3.26.2015

Listening to the Unknown

On December 1, 1930 a concert was held at the Glasgow-based Active Society for the Propagation of Contemporary Music. It featured a live performance by Kaikhosru Shapurji Sorabji, the highly-idiosyncratic and somewhat eccentrically reclusive English pianist-composer, playing his Opus clavicembalisticum, an extremely complex, long-winded, and demanding piece: demanding equally for the performer as for the listeners. Check out John Ogdon's 1988 recording on YouTube for a taste. Here is section five out of twelve. (Note the multiple staves!)

"The Grand Piano #3" by Colette W. Davis. link

Diana Brodie, the wife of the Active Society's president, Erik Chisholm, was present at this unique event and had the following colorful recollections.

"The music, so unlike anything I had ever heard before, was literally terrifying... Floods of notes, cascades of arpeggios, fugal subjects a mile long, yet all conjuring up the most fantastic pictures in my mind. But there was nothing I could understand.
"After about 10 minutes of this, I found myself sitting twisting my fingers in sheer misery, hoping against hope that each crescendo was the final one so that I could get out of the hall for a breath of air. But it went on and on. The whole audience was spellbound. Never have I known such absorbed listening. I really believe that, if the work had continued for 15 hours no one would have dared to leave the hall before the end. Sorabji had his audience mesmerised...
"The second part seemed to be a complete repetition of the first! My musical friends however assured me afterwards that I was quite wrong. 'Well' I said, exasperated, 'I bet there were a lot of other people in the hall who couldn't tell the difference either.'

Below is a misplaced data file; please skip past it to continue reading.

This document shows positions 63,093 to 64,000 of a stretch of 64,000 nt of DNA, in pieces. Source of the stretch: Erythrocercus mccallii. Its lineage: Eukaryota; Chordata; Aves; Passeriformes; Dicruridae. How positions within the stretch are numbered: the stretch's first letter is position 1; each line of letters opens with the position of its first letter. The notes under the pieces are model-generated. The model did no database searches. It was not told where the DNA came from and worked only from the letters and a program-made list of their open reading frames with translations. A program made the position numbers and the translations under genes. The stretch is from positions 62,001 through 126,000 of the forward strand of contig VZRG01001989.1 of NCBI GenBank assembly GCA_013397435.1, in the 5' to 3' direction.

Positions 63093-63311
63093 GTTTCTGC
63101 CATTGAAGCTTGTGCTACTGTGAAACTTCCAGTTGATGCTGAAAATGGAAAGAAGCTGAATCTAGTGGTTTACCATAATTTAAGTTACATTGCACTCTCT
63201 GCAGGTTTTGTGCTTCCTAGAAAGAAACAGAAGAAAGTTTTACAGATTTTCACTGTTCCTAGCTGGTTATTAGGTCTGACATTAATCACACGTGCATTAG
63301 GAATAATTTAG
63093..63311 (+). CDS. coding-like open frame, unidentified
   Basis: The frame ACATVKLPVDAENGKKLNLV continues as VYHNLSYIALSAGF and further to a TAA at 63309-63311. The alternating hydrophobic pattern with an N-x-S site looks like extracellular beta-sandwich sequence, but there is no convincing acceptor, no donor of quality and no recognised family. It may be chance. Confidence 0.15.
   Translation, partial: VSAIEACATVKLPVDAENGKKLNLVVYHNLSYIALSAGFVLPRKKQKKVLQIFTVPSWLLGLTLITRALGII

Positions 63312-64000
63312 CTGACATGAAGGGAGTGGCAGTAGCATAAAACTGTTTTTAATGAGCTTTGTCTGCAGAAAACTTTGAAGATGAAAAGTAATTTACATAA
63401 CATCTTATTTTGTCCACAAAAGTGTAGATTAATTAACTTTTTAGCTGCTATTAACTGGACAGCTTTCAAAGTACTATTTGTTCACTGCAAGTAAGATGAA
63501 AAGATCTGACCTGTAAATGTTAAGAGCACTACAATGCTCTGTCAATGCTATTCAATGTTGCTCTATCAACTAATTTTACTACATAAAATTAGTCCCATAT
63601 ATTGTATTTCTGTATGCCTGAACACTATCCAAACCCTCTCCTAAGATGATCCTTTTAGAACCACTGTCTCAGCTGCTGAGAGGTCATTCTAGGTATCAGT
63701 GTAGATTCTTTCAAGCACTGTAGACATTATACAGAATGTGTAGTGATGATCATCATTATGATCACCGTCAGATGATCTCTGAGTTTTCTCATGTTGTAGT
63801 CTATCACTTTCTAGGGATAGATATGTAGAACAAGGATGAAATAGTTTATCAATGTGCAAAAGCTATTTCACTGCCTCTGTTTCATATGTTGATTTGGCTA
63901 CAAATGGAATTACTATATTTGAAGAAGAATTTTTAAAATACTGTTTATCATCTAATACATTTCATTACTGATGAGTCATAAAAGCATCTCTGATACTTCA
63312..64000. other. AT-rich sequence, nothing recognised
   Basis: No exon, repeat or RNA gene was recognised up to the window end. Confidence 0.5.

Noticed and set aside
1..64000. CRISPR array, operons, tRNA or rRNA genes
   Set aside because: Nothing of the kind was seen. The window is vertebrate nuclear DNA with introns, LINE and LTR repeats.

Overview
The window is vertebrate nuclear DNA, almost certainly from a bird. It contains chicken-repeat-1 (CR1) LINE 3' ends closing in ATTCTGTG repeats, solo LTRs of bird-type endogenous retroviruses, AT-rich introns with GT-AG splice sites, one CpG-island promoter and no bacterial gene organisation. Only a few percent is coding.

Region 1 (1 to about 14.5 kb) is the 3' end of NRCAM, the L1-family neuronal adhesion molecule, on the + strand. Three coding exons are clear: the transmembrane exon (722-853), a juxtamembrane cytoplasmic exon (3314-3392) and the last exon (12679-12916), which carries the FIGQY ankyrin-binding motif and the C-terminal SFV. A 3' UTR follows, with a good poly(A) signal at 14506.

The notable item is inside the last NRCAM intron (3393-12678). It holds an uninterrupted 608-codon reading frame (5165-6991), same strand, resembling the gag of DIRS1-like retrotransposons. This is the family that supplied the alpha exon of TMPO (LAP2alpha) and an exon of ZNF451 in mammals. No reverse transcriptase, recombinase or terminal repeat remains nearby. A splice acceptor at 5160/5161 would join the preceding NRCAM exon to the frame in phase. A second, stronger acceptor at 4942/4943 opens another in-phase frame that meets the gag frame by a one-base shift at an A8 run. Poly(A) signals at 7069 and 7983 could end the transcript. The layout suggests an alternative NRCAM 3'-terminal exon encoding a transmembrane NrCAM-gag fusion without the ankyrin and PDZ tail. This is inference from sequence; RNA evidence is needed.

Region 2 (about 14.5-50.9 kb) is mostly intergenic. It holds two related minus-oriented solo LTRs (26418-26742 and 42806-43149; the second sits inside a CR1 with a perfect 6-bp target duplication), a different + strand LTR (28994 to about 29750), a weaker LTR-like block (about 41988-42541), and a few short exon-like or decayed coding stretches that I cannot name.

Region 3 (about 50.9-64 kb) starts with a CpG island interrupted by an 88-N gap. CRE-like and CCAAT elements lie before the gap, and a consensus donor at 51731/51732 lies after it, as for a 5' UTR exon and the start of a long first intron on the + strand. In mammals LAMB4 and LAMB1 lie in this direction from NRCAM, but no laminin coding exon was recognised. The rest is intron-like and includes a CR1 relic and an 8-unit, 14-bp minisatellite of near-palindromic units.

"By the time the performance had been in progress for two hours and five minutes (never have I looked at my watch so assiduously) even Sorabji was beginning to show signs of war and tear. By now, I was beyond showing any reaction, whatever, except an occasional wistful look at the door, and praying that I would soon be at the other side of it. The old proverb 'It is always darkest before the dawn' was definitely proved to me on that memorable evening. the last 10 minutes were almost unbearable; the perspiration was pouring down Sorabji's face. It was pouring down mine too if he had but known it, only in some mysterious way I seemed to be crying at the same time, filled with a strange sense of fear and frustration. In some ways I think it must have been the same sensation you would expect to feel if a snake had you hypnotised and you were completely unable to break the spell.
"Up and down with tremendous crescendos, down and up with beautiful diminuendos (I did like the diminuendos) each crescendo raising my hopes, each following diminuendo flattening them till at last with one might cataclysmic sweep Sorabji finished playing his first and only performance of 'Opus Clavicembalisticum,' which by the way, in simple language means 'a piece for the piano.'
There was an utter stillness in the hall and then a tremendous applause broke out. Whatever one thought of the music one could not fail to admire the virtuosity of the performance.
"Slowly, so very slowly, Sorabji took out his pocket-handkerchief and wiped his face. Slowly inch by inch he lifted himself out of the piano stool and holding on to the piano lid supported himself to give an enfeebled bow and left the platform to return many times.
"Slowly, so very, very slowly I managed (without the aid of anything) to get out of my chair—I stood up, and at my feet fell a veritable bag of confetti! Unconsciously during the performance I had been tearing my programme into little bits!" (Purser, 64–65)

Sorabji in 1977 (Sir Jeremy Grayson)

The demands such music places upon listeners easily justify Diana's reaction. Many musical trends that emerge in the twentieth century are equally concerned with complexity and incomprehensibility for a variety of aesthetic, intellectual, expressive, or cultural reasons. A few years ago I had the opportunity to hear a live performance of Schoenberg's Pierrot lunaire (1912) at Eastern Washington University. I took along my wife. She has not forgiven me!

  • As performers of twentieth-century musics how should we negotiate this communicative gap with our audience? Pre-concert explanations? Disclaimers? Analyses?
  • As teachers of twentieth-century musics what approaches have been most helpful in explaining the music's raison d'être to students? 
  • Is it worth the trouble? Or should listeners simply be overwhelmed by the unknown and frightening?

Source:
Purser, John. Erik Chisholm, Scottish Modernist (1904–1965): Chasing a Restless Muse. Woodbridge: Boydell Press, 2009.

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